Lack of Foster Homes. Foster homes are, for the most part, full right now. Many are not able to accept new children and those that can are possibly understaffed, due to workers not being able to enter packed homes. Some foster parents may also elect to suspend their participation in the program due to being part of a population more vulnerable to the virus.  This means children, especially older children who are aging out, are left without a permanent roof over their heads. These older children may revert to couch surfing or being placed in overcrowded shelters, where their academic and social priorities may shift for the worse.

Family Visits Suspended/Amended. With all that’s going on in the world, it’s no surprise that in-person family visits have been deemed generally unsafe, and in many places have been suspended. This can be VERY tough not only on the children but on the parents who are truly doing all they can to get their children back. Of course, there is video chat, but that’s not always a reliable option. Many low-income parents don’t have access to these technologies.

Family Courts Suspended/Amended. All across the nation, courts have closed their doors to in-person hearings. Legal deadlines have been extended and many parents are left wondering when they’ll be able to try and fight to get their children back in their home. While some states have moved forward with video streaming hearings, many feel that this will not work in favor of the parents as it is vital for judges to have an in-person meeting with parents to make the fairest ruling. The suspension of family courts also means that many more children are left waiting to reach permanency.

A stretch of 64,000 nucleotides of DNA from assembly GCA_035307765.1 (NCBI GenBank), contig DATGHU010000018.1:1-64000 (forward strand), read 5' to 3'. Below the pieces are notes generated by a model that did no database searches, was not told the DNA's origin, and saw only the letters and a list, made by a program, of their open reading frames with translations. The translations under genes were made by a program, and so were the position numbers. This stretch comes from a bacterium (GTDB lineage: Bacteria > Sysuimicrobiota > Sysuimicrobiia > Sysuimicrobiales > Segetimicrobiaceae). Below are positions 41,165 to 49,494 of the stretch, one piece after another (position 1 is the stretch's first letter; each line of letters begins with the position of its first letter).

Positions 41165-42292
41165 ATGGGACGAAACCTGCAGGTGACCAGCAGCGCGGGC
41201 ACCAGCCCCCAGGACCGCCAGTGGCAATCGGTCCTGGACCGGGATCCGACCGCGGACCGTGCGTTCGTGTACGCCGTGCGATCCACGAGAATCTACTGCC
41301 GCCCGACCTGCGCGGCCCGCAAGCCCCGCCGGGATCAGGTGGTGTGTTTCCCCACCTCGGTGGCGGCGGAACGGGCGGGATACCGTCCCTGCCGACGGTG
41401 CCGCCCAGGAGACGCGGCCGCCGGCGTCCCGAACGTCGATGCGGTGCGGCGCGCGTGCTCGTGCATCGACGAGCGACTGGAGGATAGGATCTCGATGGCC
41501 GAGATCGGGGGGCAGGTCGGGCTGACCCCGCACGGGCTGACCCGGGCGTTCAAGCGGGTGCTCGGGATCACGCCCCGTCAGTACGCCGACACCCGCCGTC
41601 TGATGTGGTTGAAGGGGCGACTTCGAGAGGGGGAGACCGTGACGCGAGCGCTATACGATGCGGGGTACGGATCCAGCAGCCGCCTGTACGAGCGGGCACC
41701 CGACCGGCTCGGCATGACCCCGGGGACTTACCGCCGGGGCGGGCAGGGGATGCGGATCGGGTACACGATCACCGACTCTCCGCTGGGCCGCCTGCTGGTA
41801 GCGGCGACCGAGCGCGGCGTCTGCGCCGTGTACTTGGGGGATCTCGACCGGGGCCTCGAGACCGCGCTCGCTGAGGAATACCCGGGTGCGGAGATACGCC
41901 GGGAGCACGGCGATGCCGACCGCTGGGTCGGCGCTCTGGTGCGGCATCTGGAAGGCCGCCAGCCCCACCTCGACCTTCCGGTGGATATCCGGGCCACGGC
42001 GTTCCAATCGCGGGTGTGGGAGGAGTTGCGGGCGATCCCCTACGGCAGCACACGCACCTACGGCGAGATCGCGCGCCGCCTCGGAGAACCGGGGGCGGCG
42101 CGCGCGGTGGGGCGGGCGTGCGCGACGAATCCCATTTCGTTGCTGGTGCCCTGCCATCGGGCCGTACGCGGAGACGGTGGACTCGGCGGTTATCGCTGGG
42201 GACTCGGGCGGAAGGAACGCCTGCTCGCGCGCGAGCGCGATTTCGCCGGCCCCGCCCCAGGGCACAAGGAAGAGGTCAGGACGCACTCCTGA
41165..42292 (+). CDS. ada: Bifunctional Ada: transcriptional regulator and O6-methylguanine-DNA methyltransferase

How Foster Parents Can Help

Stay connected. Everyone is experiencing this right now, so it should be easy to understand: social distancing can be lonely! Children in foster care may have already been afraid about their separation from loved ones, and with social distancing, this fear may have already compounded. Stay connected with the child, engage with them, and encourage them by helping find ways for them to connect with their families. This could mean setting up video calls or phone calls or arranging for a responsible, outdoor meet-up.